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Human Mammary Tumor Virus (HMTV) in Endometrial Carcinoma
  1. Liane Deligdisch, MD*,,
  2. Tania Marin, MS,
  3. Anna T. Lee, MS,
  4. Polly Etkind, PhD,
  5. James F. Holland, MD,
  6. Stella Melana, PhD and
  7. Beatriz G.T. Pogo, MD,§
  1. *Departments of Pathology,
  2. Obstetrics, Gynecology and Reproductive Science,
  3. Medicine, Division of Hematology/Oncology, and
  4. §Microbiology, Mount Sinai School of Medicine, New York, NY.
  1. Address correspondence and reprint requests to Stella Melana, PhD, Division of Hematology/Oncology, Department of Medicine. Mount Sinai School of Medicine, One Gustave L. Levy Place, Box 1079, New York, N.Y. 10029. E-mail:


Objective Human mammary tumor virus (HMTV) is 90% to 98% homologous to mouse mammary tumor virus, the etiological agent of mammary tumors in mice. Human mammary tumor virus sequences were found in 40% of the breast cancers studied in both American and Australian women. In addition, 10% of endometrial carcinomas studied in Australian women also contained HMTV sequences. We have explored the possibility that endometrial cancer of American women may also contain HMTV.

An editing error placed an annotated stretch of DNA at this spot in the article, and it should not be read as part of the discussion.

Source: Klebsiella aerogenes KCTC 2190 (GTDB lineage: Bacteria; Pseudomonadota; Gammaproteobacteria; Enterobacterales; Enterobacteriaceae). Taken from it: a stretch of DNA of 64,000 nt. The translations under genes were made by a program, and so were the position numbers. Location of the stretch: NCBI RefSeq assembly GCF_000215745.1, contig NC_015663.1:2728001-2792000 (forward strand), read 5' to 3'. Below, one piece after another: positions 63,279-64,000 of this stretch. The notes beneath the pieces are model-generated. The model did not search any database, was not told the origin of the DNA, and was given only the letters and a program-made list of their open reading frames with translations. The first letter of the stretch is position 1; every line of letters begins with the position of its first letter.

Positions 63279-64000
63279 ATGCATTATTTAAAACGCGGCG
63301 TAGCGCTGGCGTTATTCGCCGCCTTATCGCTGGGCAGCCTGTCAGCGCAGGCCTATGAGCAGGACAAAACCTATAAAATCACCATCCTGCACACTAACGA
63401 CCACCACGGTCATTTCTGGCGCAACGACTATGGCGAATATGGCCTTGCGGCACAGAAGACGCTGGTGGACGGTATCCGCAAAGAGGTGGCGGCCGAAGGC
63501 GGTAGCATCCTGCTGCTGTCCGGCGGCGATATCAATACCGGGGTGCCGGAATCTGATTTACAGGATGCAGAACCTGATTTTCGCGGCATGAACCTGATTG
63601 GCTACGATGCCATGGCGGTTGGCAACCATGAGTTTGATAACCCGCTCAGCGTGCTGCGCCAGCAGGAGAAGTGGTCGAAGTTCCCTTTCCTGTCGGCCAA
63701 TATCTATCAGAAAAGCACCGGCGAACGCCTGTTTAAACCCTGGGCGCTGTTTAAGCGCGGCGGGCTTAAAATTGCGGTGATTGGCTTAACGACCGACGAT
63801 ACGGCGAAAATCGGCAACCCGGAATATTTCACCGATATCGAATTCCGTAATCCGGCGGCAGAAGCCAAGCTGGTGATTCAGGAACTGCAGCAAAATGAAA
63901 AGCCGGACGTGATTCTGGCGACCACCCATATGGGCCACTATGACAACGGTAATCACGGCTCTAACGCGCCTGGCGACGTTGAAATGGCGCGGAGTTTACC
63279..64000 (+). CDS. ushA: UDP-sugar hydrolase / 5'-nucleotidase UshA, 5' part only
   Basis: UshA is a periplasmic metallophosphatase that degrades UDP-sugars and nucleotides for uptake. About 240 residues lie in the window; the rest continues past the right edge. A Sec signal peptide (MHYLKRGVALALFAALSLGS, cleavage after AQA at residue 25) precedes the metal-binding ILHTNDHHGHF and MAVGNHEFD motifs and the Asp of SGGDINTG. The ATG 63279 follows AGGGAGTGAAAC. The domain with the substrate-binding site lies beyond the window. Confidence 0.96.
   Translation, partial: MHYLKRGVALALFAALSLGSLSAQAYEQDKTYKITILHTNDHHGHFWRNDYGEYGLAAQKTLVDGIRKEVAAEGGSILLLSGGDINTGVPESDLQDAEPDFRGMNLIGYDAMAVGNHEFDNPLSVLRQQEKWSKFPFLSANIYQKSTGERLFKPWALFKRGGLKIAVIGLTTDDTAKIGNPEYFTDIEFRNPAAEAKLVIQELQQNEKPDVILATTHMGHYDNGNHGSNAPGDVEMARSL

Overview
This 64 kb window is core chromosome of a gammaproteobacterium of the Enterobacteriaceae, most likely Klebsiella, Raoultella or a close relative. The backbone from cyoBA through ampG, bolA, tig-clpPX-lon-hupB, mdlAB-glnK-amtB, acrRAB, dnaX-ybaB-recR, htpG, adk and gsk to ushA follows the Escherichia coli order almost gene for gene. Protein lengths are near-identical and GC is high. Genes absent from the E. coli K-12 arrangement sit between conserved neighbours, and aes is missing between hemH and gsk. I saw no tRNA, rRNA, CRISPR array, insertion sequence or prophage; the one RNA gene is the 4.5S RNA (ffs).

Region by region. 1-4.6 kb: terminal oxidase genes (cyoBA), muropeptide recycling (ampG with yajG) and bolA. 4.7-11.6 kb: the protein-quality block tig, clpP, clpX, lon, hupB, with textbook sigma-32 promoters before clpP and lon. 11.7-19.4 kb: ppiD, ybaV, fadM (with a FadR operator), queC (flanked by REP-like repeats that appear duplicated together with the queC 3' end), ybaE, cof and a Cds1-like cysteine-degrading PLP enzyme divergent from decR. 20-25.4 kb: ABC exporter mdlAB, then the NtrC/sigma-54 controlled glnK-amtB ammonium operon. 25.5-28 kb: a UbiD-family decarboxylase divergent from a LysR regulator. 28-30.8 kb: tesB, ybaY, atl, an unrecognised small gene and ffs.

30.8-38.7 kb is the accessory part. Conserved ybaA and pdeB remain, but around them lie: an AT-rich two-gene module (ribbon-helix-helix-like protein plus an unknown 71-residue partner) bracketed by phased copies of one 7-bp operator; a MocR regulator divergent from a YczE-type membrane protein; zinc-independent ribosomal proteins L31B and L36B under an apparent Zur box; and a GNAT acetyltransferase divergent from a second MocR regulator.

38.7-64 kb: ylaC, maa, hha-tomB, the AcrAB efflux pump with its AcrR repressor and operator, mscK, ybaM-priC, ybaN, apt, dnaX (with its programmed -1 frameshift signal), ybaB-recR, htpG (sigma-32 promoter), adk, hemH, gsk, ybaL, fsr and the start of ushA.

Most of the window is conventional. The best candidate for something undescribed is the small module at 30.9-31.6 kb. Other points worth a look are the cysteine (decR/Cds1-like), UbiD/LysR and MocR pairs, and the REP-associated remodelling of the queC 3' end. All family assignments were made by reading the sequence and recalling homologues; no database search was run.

Methods/Materials Nested polymerase chain reactions, radioactive internal probing, and sequencing were used to establish the presence of unique nucleotide sequences of HMTV in human genomic DNA. The genomic DNAs were tested to guarantee that they were free of murine DNA. Immunohistochemistry with a monoclonal antibody specific for HMTV envelope protein demonstrated that HMTV sequences were translated.

Results Thirteen (23.2%) of 56 of the endometrial cancers studied contained HMTV sequences and proteins. Human mammary tumor virus sequences and protein were not detected in the 33 normal endometria studied.

Conclusion Human mammary tumor virus, an agent with high homology to mouse mammary tumor virus, was found in 23.2% of the endometrial cancers studied, thus opening the possibility of a pathogenic role.

  • Endometrial carcinoma
  • HMTV
  • Retrovirus
  • Virus
  • Cancer

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  • This work was supported by the TJ Martell Foundation for Leukemia, Cancer and AIDS Research, the Faith Lynn Price Kash Family Foundation, the Myra Shaw Cancer Foundation, and The Susan Komen for the Cure Foundation.

  • Presented in part at the American Association for Cancer Research, Proc AACR 51:2302, 2010.

  • The authors declare no conflicts of interest.